Last Thursday, diplomats announced a framework for the planned nuclear agreement with Iran. Since a final deal doesn’t need to be approved until the end of June, everyone has begun quibbling over the details — and how they will be agreed upon with all this free time. Here’s a brief roundup of all the different ways the deal has been spun in the last few days, which are a preview of what this debate is going to look like once Congress comes back to the Capitol next week.
The Iran Deal Is Forever, Says the White House — Unless Iran Messes Up
Secretary of Energy Ernest Moniz stopped by a White House press briefing yesterday to talk about the science behind the Iran deal. He also sought to push back against GOP threats to invalidate the deal when President Obama retires in 2017. “It’s not a fixed-year agreement,” Moniz said, “it’s a forever agreement.”
Obama also told NPR that sanctions could be reinstated if Iran broke its side of the deal. “We are absolutely convinced we can do it again.” The president talked to Thomas Friedman about the Iran deal last week, discussing the worries of many parties involved, and stressing that the discussions were nowhere near over. “We’re not done yet. There are a lot of details to be worked out, and you could see backtracking and slippage and real political difficulties, both in Iran and obviously here in the United States Congress.”
Maybe We Like This Deal, Says Congress — But We Want to Be Able to Say So
Speaking of “obviously here in the United States Congress,” a lot of legislators are going to be talking nonstop about how they want to have a chance to look at the Iran deal in the upcoming weeks. The “Me Too” caucus is growing — Chuck Schumer said earlier this week that he “strongly believe[s] Congress should have the right to disapprove any agreement.” Senator Bob Corker, chair of the Foreign Relations Committee and one of the few people who didn’t sign the Iran letter, is sponsoring legislation that would give Congress a chance to debate the deal. The White House doesn’t like the bill too much, seeing as it might muck up the timeline for approving a final agreement.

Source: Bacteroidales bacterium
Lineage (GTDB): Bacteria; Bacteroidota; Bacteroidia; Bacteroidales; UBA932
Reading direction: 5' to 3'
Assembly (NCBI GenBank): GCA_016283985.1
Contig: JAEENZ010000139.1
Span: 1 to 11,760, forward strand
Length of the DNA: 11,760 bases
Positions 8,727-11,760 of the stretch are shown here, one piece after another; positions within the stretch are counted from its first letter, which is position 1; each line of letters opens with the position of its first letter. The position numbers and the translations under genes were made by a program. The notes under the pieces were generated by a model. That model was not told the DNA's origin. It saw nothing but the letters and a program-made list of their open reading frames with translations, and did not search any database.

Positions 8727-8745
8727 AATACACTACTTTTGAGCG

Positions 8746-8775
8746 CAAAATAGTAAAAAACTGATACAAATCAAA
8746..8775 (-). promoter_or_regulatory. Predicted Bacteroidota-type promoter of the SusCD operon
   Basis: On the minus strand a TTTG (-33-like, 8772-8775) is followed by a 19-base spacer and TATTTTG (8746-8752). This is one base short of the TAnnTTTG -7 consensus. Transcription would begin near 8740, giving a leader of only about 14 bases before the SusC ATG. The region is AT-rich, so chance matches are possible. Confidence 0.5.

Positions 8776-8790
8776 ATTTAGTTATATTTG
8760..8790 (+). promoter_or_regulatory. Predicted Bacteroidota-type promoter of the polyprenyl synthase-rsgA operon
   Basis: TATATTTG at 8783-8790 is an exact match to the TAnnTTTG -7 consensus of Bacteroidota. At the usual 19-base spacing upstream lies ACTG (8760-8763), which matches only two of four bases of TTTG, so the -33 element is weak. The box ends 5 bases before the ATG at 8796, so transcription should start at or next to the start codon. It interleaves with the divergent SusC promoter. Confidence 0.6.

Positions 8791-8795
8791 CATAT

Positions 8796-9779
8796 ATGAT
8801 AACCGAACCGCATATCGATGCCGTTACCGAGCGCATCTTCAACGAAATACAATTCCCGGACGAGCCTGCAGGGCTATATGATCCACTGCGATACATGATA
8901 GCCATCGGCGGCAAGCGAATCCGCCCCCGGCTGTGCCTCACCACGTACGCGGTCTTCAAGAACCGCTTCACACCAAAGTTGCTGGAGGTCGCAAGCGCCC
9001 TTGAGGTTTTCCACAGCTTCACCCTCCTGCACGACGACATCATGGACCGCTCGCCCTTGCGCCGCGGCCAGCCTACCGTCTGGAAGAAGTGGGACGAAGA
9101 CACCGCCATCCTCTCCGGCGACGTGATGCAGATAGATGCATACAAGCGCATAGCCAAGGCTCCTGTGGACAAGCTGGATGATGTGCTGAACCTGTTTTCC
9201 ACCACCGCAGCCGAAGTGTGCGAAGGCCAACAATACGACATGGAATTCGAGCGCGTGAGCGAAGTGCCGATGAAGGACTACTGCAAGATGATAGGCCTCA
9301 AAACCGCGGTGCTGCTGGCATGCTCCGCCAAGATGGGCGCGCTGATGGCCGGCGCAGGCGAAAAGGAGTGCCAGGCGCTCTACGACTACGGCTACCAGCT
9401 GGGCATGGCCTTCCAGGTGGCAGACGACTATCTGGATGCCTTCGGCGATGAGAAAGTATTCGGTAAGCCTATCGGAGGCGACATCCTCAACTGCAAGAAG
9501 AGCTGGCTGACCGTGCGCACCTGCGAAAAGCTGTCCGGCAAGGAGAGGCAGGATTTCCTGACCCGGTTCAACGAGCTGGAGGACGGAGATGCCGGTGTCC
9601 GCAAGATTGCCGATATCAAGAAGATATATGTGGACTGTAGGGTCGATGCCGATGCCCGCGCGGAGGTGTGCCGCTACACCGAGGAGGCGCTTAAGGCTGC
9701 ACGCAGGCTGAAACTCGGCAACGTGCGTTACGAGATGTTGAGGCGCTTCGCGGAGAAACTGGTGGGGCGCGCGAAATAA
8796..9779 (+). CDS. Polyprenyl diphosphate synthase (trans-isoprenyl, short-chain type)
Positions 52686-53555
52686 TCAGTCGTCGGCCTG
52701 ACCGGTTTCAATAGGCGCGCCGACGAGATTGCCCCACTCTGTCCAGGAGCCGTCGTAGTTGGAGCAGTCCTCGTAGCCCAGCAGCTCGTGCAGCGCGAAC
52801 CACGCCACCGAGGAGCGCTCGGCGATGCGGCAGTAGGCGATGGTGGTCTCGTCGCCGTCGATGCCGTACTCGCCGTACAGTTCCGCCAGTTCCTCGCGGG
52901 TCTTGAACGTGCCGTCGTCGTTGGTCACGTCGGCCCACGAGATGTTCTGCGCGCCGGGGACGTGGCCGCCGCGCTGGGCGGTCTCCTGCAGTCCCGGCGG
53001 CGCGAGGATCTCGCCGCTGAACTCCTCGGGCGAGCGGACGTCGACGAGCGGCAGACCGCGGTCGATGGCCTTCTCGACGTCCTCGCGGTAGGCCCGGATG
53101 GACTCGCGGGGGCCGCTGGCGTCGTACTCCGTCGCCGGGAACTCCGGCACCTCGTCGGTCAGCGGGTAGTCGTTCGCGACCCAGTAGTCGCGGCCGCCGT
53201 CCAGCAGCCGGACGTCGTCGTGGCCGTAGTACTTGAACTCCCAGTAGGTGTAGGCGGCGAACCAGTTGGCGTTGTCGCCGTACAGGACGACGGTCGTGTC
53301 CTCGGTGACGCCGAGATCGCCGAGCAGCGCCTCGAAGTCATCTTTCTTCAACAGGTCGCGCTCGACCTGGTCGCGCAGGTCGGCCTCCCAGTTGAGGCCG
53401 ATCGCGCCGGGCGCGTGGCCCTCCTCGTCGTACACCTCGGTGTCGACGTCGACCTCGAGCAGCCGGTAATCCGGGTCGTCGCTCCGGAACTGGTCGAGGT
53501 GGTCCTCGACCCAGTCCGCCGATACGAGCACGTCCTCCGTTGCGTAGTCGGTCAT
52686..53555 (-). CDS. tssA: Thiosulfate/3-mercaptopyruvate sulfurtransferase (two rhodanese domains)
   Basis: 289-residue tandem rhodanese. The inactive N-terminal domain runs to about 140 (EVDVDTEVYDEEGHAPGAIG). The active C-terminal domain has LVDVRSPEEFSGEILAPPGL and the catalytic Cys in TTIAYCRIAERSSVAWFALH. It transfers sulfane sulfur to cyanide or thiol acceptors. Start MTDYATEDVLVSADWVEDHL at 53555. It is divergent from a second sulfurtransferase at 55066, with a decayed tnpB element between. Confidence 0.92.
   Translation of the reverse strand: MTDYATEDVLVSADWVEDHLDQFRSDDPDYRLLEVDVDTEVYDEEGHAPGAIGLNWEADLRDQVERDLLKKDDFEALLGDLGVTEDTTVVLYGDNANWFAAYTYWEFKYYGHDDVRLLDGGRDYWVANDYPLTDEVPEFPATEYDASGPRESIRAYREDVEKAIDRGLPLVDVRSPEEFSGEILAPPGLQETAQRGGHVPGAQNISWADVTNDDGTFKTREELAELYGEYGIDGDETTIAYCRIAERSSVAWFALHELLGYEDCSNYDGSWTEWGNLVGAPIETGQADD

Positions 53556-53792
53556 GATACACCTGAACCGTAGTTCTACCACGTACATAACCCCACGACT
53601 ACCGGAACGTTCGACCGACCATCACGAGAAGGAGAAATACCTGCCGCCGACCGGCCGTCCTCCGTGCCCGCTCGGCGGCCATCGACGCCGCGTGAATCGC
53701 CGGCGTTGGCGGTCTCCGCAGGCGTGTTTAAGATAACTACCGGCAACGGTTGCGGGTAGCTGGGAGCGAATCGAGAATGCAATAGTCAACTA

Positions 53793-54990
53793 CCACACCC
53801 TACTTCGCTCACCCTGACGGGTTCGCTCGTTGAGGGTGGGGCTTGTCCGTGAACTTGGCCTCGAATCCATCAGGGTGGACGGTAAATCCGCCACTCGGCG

Maybe the Iran Deal Isn’t Forever, Say 2016 Hopefuls
“It would be a foolish approach to take, and, you know, perhaps Mr. Walker, after he’s taken some time to bone up on foreign policy, will feel the same way,” Obama told NPR this week.
Senator Rand Paul said that he also supports Corker’s bill in his presidential campaign announcement. Earlier this week, a new ad from the Foundation for a Secure & Prosperous America debuted slamming Rand Paul’s position on Iran and — gasp — saying that the senator sided with Obama, an idea Paul probably wants to disappear as quickly as possible.
A new Reuters poll shows that only 31 percent of Republicans approve of the deal.
We Like the Deal, Democrats Say
Most Democrats have signaled support for the deal, although a few would like a chance to talk about it beforehand à la Schumer. Hillary Clinton and senators Elizabeth Warren and Bernie Sanders all gave the framework a thumbs-up.
We Like This Deal, Too, Iranian Leaders Say
Many prominent Iranians have supported the deal, including Mohammad Ali Jafari, commander of the Revolutionary Guards. Iranian students planned a protest of the deal in front of the Parliament building, but not too many people showed up. Many people are starting to ask long-term questions about what this deal could mean. What will happen to the oil market? Will Iranians become more hip to the internet? Will American cars and fast-food chains flood the country? What would it mean for politics in Iran? Who will pay for the Iran deal? What happens if a deal doesn’t happen? What would a deal “really mean“?
“I Hate Everything,” Says Lindsey Graham on the Sunday Shows
Senator Lindsey Graham does not like the deal, and thinks that basically anyone else could have done a better job. “The best deal, I think, comes with a new president,” Graham said on Sunday. “Hillary Clinton would do better. I think everybody on our side, except maybe Rand Paul, could do better.” (Someone remember to ask Graham a question about the White House and Iran in 2017.)
Everyone, Chill Out, Says the Obama Administration (Again)
Plenty of government officials have begun speaking about the Iran deal publicly, including CIA Director John Brennan. During an event at Harvard University yesterday, he said, “I must tell you, the individuals who say this deal provides a pathway for Iran to a bomb are being wholly disingenuous, in my view, if they know the facts, understand what’s required for a [nuclear] program.” Moniz has been talking to many lawmakers about the deal, trying to explain the specifics before they have to debate it next week.
I Still Hate It, Says Benjamin Netanyahu
Israeli Prime Minister Benjamin Netanyahu is, unsurprisingly, against the deal right now. He went on three Sunday shows to talk about it, and what would need to change for him to support an agreement.
We Need More Information Before Having an Opinion, Say People Who Don’t Need to Spin
Since the just-announced deal is only a framework, there are obviously still many unresolved bits of the final nuclear agreement. Many people — academics and politicians and government officials — are eager to learn more of these details.